[LLVMdev] Adding support to LLVM for data & code layout (needed by GHC)

David Terei davidterei at gmail.com
Tue Jun 8 03:42:41 PDT 2010

Hi All,

The GHC developers would like to add support to llvm to enable the
order that code and data are laid out in, in the resulting assembly
code produced by llvm to be defined by the user. The reason we would
like to have this feature is explained in the blog post on GHC's use
of llvm here: http://blog.llvm.org/2010/05/glasgow-haskell-compiler-and-llvm.html,
specifically under the title, 'Problems with backend'.

Basically we want to be able to produce code using llvm that looks like this:

    .align 4,0x90
    .long  _ZCMain_main_srt-(_ZCMain_main_info)+0
    .long  0
    .long  196630
.globl _ZCMain_main_info
    leal -12(%ebp),%eax
    cmpl 84(%ebx),%eax

So in the above code we can access the code for the function
'_ZCMain_main_info' and the metadata for it need by the runtime with
just the one label. At the moment llvm just outputs all global
variables at the end.

It seems to me that there are three slightly different ways to support
this in llvm:

1) Have llvm preserve order of data and code from input file when in
the same section

2) Use a new special '@llvm.foo' variable that takes a list of
functions and globals. Order they appear in the array is the order
they should be output in and as one contiguous block.

3) Have llvm be specifically aware about the desire to associate some
global variable with a function. So a function definition could
include taking a global variable as an attribute. llvm would then
output the function and variable together like in the code above.

I was thinking that the first option is the easiest, both for llvm and
its users. My simple idea was to just somehow store the order that
functions and globals are read in by AsmParser or created in by using
the API. You could use a list to do this or just give each
global/function a number representing its order that could be sorted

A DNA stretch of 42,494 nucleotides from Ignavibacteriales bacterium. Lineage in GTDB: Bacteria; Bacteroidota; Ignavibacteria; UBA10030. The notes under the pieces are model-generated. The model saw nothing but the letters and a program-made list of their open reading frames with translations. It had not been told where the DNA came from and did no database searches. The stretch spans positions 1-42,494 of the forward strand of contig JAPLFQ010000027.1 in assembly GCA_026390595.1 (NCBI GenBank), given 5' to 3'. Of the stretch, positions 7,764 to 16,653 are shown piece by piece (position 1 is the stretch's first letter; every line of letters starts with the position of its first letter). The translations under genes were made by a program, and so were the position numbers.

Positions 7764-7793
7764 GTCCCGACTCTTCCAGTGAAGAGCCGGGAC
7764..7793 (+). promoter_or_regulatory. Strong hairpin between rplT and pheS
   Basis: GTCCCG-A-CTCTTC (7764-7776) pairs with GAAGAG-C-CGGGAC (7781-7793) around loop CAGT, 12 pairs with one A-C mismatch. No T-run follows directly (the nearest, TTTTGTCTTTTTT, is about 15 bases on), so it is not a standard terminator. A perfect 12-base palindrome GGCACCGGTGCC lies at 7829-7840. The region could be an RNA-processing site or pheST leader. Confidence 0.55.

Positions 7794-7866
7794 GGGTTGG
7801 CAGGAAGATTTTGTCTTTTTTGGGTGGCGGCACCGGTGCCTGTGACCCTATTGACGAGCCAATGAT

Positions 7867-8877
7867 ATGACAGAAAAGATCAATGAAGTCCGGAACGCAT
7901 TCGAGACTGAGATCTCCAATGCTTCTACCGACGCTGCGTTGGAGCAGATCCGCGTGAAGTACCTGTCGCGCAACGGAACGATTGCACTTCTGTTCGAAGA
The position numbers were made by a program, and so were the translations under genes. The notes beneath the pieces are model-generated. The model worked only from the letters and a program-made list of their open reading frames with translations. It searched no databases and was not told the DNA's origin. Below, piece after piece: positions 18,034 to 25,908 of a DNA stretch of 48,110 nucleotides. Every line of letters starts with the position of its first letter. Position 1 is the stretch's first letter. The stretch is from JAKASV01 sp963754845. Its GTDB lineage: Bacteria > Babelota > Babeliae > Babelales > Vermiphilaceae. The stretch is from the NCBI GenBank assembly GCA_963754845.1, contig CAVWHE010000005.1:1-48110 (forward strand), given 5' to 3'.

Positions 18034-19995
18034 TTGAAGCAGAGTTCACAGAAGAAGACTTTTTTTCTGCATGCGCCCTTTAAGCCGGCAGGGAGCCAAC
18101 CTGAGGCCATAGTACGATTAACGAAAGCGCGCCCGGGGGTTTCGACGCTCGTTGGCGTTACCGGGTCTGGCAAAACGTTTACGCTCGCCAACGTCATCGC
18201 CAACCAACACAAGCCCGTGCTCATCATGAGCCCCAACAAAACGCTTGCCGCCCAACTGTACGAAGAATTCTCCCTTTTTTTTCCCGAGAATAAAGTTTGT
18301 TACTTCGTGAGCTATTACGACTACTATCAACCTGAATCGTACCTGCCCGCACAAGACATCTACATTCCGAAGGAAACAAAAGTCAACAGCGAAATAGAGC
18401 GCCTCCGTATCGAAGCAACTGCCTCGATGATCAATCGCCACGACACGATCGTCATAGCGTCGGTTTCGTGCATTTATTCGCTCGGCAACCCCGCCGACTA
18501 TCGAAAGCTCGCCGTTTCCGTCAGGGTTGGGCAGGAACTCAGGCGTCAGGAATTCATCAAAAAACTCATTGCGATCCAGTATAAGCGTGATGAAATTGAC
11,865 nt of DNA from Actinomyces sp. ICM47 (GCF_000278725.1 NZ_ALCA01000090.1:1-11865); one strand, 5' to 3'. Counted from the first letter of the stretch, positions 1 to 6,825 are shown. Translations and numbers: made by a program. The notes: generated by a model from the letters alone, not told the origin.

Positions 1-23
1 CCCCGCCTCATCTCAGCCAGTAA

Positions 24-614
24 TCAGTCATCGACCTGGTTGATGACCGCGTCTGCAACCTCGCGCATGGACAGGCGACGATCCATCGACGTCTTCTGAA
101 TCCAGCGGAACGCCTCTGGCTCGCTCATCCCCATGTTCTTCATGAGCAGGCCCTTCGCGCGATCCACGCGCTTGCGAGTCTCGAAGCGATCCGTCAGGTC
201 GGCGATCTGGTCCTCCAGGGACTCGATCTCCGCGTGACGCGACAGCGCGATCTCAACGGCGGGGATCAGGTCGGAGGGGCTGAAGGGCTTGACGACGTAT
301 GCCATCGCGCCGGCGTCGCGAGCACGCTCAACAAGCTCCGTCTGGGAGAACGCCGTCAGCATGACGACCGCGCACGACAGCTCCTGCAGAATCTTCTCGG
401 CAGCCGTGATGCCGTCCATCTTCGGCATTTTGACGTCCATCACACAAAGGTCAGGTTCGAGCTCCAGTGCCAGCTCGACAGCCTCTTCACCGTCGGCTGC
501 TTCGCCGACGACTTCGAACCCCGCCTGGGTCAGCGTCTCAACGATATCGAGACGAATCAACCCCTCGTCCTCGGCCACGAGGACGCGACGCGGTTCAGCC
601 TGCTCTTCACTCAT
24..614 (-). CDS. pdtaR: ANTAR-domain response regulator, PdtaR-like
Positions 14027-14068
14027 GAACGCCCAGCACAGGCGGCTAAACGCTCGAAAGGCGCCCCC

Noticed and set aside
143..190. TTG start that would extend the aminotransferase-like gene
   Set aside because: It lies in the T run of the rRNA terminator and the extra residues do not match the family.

on. When it comes for AsmPrinter to write out the module it does so in
order. Any new functions or globals created by optimisations are
simply added to the end of the sort order. This would produce the
above code but also with a label for the data, like this:

    .align 4,0x90
    .long  _ZCMain_main_srt-(_ZCMain_main_info)+0
    .long  0
    .long  196630
.globl _ZCMain_main_info
    leal -12(%ebp),%eax
    cmpl 84(%ebx),%eax

The problem could be optimisations though. this is an area I'm not
very knowledgeable in so please point out any issues. The main problem
I can think of are inlining and dead code removal. Inlining I believe
should be OK as long as it doesn't remove the original function since
we need that label present to access the data before it. I wouldn't
think this will happen though since the function will be accessed both
as a tail call to it and using pointer arithmetic with subtraction to
get the data before it. The pointer arithmetic would stop llvm
removing it. The other issue is dead code removal removing the data
('_ZCMain_main_info_table') since there are no references to it. That
can be easily fixed using @llvm.used. The biggest problem with this
approach is that it limits the optimisations llvm can do on this code.
If the third approach was taken for example llvm could optimise more
aggressively and specifically for the situation. I'm also not exactly
sure how link time optimisation would figure into this at the moment
so perhaps that's a big issue.

So thoughts, criticisms, alternative suggestions please.


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